Questions not to ask an expat but you will anyway

What Not to Ask an Expat

BUT YOU PROBABLY WILL ANYWAY

Did you move around the world?

This list is for you. This list is also for those who know someone who moved around the world. You may not know these questions, but we do. We hear them ALL THE TIME. Ok, ok. Maybe a little dramatic. But not really an exaggeration.

These are truly the most commonly asked questions that you will constantly be asked after moving abroad. For as long as you are abroad. There is no statute of limitations for the consistency of these questions. Unless you choose to stop meeting new people altogether. And what fun is that? The more the merrier I say. You never know what spark might be alit until meeting that new person. But I warn you. Before that fire can be sparked, you will have to run the gauntlet of the following questions. It’s a ritual. A never-ending expatriate* ritual.

TOP THREE QUESTIONS YOU ASK A NEW PERSON YOU MEET IN COPENHAGEN:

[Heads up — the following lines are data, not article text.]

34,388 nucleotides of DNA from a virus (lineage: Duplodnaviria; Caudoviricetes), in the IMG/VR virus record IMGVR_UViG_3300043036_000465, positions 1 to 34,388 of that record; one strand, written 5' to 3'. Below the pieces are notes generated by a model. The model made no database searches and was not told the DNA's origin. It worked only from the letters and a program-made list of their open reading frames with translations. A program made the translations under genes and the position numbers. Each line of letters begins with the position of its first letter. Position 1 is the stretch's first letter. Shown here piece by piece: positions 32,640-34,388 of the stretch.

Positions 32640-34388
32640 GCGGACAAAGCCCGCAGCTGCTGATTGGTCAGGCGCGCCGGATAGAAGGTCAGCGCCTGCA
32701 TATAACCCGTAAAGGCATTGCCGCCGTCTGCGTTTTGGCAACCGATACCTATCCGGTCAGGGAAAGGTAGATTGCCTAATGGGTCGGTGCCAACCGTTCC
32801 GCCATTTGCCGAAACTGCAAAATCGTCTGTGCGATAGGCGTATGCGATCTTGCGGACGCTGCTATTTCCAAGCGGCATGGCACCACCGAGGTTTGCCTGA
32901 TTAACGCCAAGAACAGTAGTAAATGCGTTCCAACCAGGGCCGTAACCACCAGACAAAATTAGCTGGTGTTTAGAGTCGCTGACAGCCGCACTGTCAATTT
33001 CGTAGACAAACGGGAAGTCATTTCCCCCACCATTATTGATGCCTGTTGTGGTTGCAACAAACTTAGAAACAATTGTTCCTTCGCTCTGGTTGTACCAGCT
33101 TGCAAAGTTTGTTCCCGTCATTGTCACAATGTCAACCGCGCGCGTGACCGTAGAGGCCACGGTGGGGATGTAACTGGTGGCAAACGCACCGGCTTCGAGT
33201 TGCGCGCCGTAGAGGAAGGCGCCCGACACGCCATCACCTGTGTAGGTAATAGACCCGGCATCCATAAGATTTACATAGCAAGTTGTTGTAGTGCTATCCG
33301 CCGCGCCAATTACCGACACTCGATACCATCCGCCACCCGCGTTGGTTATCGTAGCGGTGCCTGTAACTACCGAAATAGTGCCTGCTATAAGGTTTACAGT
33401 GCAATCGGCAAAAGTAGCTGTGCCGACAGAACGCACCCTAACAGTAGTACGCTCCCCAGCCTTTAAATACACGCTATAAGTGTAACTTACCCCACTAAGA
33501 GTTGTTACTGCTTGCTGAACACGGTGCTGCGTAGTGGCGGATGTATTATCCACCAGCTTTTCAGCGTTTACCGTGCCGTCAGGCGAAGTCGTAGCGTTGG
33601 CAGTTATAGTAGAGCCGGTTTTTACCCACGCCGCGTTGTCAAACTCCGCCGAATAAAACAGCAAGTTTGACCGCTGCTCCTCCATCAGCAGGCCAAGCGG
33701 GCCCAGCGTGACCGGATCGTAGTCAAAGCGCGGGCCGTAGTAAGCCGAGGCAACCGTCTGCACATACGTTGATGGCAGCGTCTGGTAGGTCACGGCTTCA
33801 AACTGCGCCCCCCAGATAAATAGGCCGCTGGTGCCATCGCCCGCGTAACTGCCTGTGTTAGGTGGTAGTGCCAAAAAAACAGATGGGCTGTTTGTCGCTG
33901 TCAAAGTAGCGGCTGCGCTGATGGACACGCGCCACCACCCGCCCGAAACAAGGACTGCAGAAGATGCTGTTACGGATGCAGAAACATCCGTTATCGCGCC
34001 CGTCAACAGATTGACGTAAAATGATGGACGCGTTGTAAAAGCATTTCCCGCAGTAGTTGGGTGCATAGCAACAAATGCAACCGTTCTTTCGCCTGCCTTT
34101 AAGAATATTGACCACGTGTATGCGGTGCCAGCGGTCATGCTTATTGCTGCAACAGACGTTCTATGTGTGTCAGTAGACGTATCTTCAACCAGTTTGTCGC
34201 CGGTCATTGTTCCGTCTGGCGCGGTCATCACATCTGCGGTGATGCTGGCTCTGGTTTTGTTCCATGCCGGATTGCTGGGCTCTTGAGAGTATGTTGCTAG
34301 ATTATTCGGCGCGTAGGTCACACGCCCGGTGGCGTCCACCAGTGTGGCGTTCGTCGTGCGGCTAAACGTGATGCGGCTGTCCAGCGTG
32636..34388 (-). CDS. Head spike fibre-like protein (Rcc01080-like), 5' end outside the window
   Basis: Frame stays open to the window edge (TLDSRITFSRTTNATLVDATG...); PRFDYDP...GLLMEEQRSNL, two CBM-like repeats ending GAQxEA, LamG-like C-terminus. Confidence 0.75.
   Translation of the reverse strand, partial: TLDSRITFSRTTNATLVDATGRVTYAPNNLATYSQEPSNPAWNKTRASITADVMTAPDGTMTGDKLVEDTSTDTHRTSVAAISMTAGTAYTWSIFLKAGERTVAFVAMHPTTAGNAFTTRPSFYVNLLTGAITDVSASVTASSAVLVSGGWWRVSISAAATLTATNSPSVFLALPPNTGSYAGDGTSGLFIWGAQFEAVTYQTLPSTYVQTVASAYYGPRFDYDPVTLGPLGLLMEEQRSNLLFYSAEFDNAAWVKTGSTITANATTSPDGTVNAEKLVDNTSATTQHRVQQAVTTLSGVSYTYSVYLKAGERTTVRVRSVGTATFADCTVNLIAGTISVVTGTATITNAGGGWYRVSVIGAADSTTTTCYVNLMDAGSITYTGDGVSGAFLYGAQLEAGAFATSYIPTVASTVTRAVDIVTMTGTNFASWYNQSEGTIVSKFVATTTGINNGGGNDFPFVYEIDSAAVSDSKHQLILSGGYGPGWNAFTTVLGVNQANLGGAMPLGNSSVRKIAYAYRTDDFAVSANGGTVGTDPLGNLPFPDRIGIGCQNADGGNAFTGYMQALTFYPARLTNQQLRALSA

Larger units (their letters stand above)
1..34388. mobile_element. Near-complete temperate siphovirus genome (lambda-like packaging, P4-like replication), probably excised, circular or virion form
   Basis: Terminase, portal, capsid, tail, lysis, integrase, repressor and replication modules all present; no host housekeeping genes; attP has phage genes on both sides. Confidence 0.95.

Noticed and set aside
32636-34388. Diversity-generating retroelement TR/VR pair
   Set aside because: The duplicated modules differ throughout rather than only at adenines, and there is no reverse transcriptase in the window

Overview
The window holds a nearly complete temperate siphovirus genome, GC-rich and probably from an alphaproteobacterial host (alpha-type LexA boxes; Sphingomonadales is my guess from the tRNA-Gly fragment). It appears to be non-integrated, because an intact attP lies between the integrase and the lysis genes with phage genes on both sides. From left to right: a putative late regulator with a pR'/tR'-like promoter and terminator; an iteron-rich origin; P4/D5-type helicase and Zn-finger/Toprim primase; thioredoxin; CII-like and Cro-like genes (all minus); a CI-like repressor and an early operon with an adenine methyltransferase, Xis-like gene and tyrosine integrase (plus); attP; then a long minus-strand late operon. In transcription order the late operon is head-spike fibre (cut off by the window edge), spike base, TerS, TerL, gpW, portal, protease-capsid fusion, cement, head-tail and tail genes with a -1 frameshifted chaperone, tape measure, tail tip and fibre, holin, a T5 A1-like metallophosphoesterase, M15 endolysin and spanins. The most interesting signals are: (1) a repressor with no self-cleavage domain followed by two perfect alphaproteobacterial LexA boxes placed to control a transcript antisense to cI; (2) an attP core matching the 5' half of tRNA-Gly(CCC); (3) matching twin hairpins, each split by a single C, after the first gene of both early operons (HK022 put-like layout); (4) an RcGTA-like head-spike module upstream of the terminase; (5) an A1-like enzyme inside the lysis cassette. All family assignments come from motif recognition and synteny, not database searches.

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Open letter to my newly expatriated self

So You’re Moving Around the World?

Hello you doe-eyed, adventurous, naive, cute little baby expat you. Hi – how are you? Here in Denmark – we say “hej!” It sounds like Hi. Don’t worry – you’ve got that one in the bag. No accent required. Have you moved yet? No? Ok. So – you are still super excited, anxious, about ready to pop, explode inside and get this ball rolling. About as ready as you were to have your first child at 39 weeks pregnant. People just need to stop telling you how much easier it is when the baby is on the inside and how much sleep you won’t be getting. All you want is to meet this little creature kicking and prodding you and keeping you awake at night. Get out already. That is what it feels like right now before the big move abroad. I get it. You want to start the starting. Move already.

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Safety in the same, amidst the ny and different